What core features distinguish generative phonology from metrical phonology?
Generative phonology is a broad meta-theoretical framework, which posits a phonological component with computational devices for deriving input-output relations. It is a mentalist theory, which purports to model properties of the mind regarding the phonological component, and it relies on the notion of linguistic universals, which are the innate principles that constitute the language faculty. Metrical phonology is a sub-theory of a particular model of generative phonology, the Nonlinear model (which also includes Autosegmental phonology). Sometimes that model is called Autosegmental and Metrical phonology. The previous model of phonology, the SPE model of Chomsky & Halle 1968, is also a model of what a generative phonology is, and is technically fairly different.
The SPE model makes various specific claims about rules and representations, and AMP makes different claims. The SPE model posits a rule theory with a very rich set of notational devices for collapsing simple rules into rule schemata, introducing many mathematical devices such as value variables and string variables. Representations are ordered sequences of segments and boundaries, where the latter are unordered sets of value-attribute pairs drawn from a fixed set of attributes ("coronal", "anterior") and values ("+","-" and integers), where every attribute is present. Rules that delete or insert segments of change the values of particular attributes (features).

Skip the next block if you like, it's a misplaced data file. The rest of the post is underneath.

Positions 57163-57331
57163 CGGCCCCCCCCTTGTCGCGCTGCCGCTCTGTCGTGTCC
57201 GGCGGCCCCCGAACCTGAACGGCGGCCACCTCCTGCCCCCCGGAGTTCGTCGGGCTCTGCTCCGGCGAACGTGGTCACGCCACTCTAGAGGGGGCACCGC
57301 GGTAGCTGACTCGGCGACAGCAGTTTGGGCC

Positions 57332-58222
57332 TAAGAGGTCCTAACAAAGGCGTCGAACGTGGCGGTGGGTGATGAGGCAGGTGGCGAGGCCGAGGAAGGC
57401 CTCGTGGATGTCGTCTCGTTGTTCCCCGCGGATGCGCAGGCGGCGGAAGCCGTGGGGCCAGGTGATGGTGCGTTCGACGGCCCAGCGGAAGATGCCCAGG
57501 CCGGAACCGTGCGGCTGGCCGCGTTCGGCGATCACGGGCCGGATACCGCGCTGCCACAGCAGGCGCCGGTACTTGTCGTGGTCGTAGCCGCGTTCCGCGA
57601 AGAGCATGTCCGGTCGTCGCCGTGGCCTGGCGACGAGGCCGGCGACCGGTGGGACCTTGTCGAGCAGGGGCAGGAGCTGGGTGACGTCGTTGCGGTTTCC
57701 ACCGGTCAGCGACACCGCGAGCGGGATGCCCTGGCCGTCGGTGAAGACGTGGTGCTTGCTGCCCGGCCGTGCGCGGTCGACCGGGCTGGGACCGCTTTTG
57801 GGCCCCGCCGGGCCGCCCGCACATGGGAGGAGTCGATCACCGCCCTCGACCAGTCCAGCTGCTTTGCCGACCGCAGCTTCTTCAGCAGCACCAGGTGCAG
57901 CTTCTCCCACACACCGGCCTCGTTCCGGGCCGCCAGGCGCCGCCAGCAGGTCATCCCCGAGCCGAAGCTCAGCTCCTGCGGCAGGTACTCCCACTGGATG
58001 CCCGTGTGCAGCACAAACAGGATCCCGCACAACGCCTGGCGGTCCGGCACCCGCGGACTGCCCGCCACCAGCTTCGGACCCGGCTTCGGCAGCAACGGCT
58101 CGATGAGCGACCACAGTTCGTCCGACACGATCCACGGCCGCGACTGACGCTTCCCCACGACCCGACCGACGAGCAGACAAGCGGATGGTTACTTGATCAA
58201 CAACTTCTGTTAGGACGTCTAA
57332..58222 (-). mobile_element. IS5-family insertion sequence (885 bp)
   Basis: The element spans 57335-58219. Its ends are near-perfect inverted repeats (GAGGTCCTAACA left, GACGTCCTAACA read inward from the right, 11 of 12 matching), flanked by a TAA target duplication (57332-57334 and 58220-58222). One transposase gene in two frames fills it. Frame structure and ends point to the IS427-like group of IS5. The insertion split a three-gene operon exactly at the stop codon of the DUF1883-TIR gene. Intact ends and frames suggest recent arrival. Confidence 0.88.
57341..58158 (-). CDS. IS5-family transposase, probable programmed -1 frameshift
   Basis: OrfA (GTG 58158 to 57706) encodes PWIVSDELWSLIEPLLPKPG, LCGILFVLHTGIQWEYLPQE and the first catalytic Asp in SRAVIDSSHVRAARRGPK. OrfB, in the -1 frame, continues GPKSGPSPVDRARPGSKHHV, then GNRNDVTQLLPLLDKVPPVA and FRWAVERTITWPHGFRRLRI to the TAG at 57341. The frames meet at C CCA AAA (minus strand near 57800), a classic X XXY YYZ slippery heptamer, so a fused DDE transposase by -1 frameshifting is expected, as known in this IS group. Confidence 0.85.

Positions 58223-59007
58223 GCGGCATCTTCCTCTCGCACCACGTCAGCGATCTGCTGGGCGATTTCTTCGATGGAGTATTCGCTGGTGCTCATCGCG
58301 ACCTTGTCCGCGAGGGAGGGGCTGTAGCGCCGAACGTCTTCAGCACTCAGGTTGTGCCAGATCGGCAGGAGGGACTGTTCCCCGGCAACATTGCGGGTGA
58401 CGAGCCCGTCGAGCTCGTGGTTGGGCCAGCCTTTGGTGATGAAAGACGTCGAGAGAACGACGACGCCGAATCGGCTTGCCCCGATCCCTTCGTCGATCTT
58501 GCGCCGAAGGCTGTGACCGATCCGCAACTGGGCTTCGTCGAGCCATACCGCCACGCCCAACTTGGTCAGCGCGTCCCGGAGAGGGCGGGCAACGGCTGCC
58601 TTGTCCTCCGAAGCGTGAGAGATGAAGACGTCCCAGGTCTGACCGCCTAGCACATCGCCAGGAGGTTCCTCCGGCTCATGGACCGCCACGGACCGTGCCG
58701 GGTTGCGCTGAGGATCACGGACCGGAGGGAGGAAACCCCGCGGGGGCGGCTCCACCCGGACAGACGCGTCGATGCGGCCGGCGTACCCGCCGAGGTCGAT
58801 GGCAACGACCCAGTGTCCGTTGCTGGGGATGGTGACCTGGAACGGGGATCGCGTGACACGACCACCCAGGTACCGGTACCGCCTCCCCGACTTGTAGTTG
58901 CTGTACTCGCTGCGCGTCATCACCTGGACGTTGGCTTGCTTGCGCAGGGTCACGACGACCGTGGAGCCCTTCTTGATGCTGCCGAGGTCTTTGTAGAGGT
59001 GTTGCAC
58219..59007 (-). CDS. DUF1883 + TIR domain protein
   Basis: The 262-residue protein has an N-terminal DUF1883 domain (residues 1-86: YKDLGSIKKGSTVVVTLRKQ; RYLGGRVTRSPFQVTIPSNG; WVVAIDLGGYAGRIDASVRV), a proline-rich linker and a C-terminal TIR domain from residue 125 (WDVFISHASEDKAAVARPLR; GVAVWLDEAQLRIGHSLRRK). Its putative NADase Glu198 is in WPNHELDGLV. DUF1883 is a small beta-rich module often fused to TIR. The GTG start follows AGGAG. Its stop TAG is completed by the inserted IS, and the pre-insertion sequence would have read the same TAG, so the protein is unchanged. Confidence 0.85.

Autosegmental phonology eliminates the rich set of mathematical expressions from the rule component, and add sub-grouping within a segment, that is, it orders the features so that voiced, spread glottis, constricted glottis are ordered together and can be identified as a specific subgroup. The theory also relaxes the requirement that all features be present in all segments, or that features have to be in a "segment". The theory of rule formalization is much more restricted, generally being restricted to insertion or deletion of an association relationship or feature node, but the theory of universal grammar is enriched by innumerable proposal such as the Obligatory Contour Principle.
Metrical theory is a sub-theory in the Nonlinear model specifically designed to address speech rhythm and stress. There are many varieties of metrical theory, but the primary division is between tree theory and grid theory (in fact, the original tree theory which is analogous to syntactic trees is no longer practiced). Grid theory posits a relation of "prominence" notated with a star, and some number of layers. The difference between "latest" and "latex" in English would typically be that the first syllable of both words has two layers of star-notated prominence, and they differ in whether the second syllable has one (lowest) layer of prominence (latex) or none.